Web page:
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Knowledge Management: Still Here after All These Years
By David Sims, TMCnet Contributing Editor
Here’s one thing we don’t have to tell you: Management love fads. Love, love, love ‘em. Try this, do that, here’s the newest things, we’re retooling everything based on this article I skimmed on the flight over from San Antonio, I expect complete buy-in and everybody on board.
Or even worse: “Hey everybody, this is I.M. Smart, a consultant who’s got a great idea...”
Does knowledge management have its share of less-than-stellar fads? Uh, yes. That’s according to T.D Wilson from Sheffield University, who sniffs at knowledge management as one big fad “pushed by certain consultancy companies,” according to the Chartered Management Institute. He confidently asserted that KM would fade, along with other fads.
One thing: He said that in 2002. And here we are today in 2011, talking about KM, the $72 billion-in-America-alone industry. Maybe a paper published last year by Harvard University “on the issue of turning corporate knowledge into better team performance,” as CMI says, might be of more interest.
The Harvard paper seeks to answer one major question: Is the investment in codifying knowledge giving better performance?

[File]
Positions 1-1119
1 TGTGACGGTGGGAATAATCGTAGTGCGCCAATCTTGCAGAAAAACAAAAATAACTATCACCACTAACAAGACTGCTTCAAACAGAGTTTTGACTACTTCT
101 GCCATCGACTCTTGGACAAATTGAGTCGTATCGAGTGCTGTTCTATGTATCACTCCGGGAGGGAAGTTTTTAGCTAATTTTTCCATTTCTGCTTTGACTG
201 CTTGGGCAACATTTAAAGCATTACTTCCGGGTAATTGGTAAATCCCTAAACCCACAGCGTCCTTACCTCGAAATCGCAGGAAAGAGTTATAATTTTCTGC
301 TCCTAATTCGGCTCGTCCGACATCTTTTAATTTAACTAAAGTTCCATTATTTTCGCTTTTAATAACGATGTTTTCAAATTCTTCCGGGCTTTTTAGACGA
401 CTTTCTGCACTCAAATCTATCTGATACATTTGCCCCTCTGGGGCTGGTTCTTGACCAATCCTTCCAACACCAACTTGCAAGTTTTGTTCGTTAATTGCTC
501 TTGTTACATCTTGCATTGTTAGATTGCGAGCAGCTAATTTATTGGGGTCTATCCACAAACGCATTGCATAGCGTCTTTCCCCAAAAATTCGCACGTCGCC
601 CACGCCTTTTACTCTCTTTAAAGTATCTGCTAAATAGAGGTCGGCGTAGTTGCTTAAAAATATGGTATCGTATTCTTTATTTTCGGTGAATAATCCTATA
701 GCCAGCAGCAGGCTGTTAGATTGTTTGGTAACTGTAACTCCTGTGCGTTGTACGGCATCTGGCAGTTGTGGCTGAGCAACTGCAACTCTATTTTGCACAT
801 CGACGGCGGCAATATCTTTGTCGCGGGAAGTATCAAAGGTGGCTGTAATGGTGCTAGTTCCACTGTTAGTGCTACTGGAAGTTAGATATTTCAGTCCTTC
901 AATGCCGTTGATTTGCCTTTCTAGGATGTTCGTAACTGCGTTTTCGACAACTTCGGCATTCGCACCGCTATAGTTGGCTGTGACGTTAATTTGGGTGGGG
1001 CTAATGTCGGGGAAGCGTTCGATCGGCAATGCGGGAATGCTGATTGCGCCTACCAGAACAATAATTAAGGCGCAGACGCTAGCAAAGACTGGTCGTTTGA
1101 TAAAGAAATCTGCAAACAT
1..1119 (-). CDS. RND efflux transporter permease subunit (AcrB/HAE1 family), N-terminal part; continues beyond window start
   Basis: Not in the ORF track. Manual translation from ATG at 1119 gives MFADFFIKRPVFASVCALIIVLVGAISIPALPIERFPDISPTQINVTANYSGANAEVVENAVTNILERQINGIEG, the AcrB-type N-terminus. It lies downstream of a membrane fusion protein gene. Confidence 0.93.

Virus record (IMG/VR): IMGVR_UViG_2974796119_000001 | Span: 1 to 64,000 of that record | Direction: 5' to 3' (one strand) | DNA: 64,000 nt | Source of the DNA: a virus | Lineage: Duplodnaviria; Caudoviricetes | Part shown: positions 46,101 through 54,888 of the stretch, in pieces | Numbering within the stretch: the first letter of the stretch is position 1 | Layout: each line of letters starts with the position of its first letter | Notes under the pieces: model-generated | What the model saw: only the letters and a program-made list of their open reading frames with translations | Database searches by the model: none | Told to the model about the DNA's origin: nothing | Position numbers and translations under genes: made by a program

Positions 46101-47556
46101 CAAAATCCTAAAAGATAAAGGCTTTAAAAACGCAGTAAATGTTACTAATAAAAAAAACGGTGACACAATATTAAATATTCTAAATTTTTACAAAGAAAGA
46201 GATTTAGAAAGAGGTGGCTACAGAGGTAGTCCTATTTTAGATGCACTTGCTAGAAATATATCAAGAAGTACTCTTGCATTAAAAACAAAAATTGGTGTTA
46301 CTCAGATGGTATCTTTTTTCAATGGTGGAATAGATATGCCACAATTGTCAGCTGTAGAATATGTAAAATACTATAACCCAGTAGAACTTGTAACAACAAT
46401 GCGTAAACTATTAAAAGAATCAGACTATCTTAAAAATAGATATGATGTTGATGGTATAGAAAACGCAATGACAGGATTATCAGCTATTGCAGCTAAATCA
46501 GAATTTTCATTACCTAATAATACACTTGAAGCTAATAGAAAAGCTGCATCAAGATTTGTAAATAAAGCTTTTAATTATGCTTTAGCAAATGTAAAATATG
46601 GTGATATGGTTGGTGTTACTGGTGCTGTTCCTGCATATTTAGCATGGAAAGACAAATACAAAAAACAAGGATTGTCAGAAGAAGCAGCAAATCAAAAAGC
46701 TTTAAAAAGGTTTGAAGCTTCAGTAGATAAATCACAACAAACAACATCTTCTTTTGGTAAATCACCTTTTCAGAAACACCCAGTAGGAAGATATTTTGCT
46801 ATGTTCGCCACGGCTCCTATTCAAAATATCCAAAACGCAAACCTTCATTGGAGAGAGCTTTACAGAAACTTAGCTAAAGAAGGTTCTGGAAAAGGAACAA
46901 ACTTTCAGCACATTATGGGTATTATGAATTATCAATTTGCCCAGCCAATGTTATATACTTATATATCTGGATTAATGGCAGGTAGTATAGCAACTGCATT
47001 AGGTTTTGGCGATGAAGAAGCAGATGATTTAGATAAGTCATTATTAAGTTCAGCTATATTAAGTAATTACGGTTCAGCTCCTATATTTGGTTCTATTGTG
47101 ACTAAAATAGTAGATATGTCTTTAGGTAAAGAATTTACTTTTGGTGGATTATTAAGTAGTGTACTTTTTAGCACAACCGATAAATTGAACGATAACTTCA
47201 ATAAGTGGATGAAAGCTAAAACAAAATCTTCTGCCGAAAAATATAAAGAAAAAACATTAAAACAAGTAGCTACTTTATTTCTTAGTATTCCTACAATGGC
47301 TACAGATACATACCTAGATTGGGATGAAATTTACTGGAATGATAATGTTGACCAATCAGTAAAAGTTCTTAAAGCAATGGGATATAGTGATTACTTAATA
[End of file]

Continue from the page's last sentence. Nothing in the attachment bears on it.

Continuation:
In short, the study found that “teams using well-stocked databases may become more efficient, but they often don’t produce higher-quality results.” Analyzing software company Wipro (News - Alert), and how they used knowledge management, the study found that generally -- generally, now, your mileage may vary -- “productivity was up for employees that used the knowledge base, with both time and money saved as a result. Quality however, as measured by defects in software code, was not any different.”
So as CMI put it, KM does let you do more things, evidently, but isn’t a magic quality silver bullet. At least in a centralized structure: “When teams were dispersed geographically, the opposite occurred... they became less efficient, but their coding quality increased.”
Why is that? There’s more of an emphasis on looking busy at headquarters? That may be part of it, but the researchers theorize that “developers were forced to learn the system on their own, but when they had learned it, the database became the glue that held the team together.”
The study also found that when teams had constantly changing tasks thrown at them is when KM systems “really came into their own, delivering both efficiency savings and quality improvements.”
So there you go: KM might be a fad for some, but if you’re in a geographically-dispersed setting dealing with constantly changing tasks, it’s for you.
David Sims is a contributing editor for TMCnet. To read more of David’s articles, please visit his columnist page. He also blogs for TMCnet here.
Edited by Juliana Kenny